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Though/ in spite of ...Concession
A 'concession' is a contrast between a predicted action and a circumstance which should logically prevent the action. The action is opposed to the expected logic.
ex : He went out, although it was raining cats and dogs ...
1) Conjunctions :
* although = though /even though = even if; these conjunctions are often used at the beginning of the clauses they introduce. Though is sometimes placed at the end of the sentence.
ex : He's still at work, though he shouldn't be...
ex : I wouldn't give you the answer, even if I knew it.
ex : This dress is beautiful! It's not expensive though! You should buy it!
2) Adverbs :
* yet = however = still /nevertheless.
ex : He's a lot smaller than you are; however, he looks much stronger.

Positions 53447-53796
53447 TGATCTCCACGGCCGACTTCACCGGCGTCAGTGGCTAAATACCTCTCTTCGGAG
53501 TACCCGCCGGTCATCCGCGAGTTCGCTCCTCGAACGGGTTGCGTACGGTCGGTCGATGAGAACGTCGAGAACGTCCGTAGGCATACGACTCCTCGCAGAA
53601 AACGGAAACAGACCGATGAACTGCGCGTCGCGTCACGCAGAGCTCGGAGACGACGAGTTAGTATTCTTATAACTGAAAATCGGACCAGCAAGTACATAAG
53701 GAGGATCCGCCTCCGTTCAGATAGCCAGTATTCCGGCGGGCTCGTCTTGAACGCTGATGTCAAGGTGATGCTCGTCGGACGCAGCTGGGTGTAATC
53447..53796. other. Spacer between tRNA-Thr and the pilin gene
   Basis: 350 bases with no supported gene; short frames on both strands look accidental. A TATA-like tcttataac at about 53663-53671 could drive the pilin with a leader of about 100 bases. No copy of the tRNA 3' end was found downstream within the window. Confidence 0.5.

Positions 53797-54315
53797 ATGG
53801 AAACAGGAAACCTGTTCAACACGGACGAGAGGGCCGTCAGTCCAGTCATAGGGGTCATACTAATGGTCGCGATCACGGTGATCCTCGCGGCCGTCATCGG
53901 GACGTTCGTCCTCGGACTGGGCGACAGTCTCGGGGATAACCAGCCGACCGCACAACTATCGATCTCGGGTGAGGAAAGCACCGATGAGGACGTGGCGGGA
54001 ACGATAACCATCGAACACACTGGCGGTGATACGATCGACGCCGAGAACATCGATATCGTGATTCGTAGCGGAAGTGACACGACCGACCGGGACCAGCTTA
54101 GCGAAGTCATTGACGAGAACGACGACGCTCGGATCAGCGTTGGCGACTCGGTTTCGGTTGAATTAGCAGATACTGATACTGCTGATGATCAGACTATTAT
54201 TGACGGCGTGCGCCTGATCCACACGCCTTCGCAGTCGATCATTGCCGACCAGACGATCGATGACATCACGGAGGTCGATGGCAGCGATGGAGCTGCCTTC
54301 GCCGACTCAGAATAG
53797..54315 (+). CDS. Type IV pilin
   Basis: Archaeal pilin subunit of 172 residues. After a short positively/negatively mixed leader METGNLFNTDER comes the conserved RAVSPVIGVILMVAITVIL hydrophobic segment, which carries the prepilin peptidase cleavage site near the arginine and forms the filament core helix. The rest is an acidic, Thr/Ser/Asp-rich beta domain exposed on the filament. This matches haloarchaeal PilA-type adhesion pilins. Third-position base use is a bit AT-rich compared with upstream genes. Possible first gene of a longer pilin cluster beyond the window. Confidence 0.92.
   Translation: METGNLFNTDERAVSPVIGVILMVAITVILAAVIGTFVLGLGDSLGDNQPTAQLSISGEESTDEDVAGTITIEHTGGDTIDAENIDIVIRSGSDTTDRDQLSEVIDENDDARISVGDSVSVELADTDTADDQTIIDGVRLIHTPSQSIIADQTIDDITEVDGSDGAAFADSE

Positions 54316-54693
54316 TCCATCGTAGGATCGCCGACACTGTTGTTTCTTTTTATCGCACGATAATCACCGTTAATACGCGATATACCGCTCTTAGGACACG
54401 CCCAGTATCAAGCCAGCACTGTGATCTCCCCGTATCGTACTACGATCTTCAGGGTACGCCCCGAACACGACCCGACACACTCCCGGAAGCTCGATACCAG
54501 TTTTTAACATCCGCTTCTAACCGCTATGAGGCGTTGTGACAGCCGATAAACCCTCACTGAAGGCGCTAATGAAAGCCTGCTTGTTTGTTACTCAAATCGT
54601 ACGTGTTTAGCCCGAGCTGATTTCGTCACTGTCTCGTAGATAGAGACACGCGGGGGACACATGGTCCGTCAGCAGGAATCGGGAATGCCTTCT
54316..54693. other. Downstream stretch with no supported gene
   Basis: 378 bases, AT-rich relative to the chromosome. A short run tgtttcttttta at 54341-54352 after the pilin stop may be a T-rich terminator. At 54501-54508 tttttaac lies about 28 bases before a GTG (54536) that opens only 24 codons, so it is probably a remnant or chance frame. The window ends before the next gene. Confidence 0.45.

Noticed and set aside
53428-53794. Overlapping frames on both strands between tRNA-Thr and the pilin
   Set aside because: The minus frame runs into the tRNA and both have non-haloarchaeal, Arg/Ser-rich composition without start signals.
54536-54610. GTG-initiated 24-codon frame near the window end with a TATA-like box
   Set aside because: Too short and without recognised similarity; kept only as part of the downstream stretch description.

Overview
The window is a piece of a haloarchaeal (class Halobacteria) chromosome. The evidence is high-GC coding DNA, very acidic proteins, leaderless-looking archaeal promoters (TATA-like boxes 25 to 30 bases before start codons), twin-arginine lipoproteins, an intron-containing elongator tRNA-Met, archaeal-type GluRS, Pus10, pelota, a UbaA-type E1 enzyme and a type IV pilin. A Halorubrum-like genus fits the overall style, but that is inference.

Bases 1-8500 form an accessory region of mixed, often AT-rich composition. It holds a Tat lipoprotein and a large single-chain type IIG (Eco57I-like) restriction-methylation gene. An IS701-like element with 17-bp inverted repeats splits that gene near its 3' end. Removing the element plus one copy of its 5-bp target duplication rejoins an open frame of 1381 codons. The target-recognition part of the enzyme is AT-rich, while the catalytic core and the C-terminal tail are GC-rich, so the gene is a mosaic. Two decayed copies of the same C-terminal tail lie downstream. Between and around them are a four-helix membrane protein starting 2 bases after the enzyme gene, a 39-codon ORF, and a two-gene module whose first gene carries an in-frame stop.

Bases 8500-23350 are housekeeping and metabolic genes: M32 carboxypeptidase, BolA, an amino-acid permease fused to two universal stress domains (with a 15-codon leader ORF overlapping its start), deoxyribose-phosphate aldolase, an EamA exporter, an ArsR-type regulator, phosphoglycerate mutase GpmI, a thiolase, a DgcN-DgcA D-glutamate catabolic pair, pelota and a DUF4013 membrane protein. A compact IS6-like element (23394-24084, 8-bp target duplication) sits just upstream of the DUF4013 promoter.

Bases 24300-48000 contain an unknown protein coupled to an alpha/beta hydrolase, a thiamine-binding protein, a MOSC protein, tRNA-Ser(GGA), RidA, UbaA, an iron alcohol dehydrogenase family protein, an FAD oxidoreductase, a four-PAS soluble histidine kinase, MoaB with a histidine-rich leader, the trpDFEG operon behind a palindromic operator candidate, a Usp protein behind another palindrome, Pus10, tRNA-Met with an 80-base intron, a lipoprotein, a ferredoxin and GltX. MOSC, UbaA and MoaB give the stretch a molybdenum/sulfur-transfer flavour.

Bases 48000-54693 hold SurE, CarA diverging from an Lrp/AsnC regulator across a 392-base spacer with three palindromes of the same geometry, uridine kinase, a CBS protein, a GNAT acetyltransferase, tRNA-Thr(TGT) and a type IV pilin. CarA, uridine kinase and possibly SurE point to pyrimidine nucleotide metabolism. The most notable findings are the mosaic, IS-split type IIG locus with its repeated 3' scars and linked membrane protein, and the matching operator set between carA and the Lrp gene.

When however has the same meaning as nevertheless and when it's used at the beginning of a clause, however must be preceded by a semi-colon.
ex : He told me not to repeat it ; however, I did it.
3) Prepositions :
* unlike/ in spite of = despite are followed by a noun or a gerund.
ex : I have learnt Latin, unlike my sister who preferred Greek.
ex : Despite his being a foreigner, he speaks as well as we do.
* contrary to/ on the contrary.
ex : Contrary to his brother who is fluent, he doesn't speak Italian at all...
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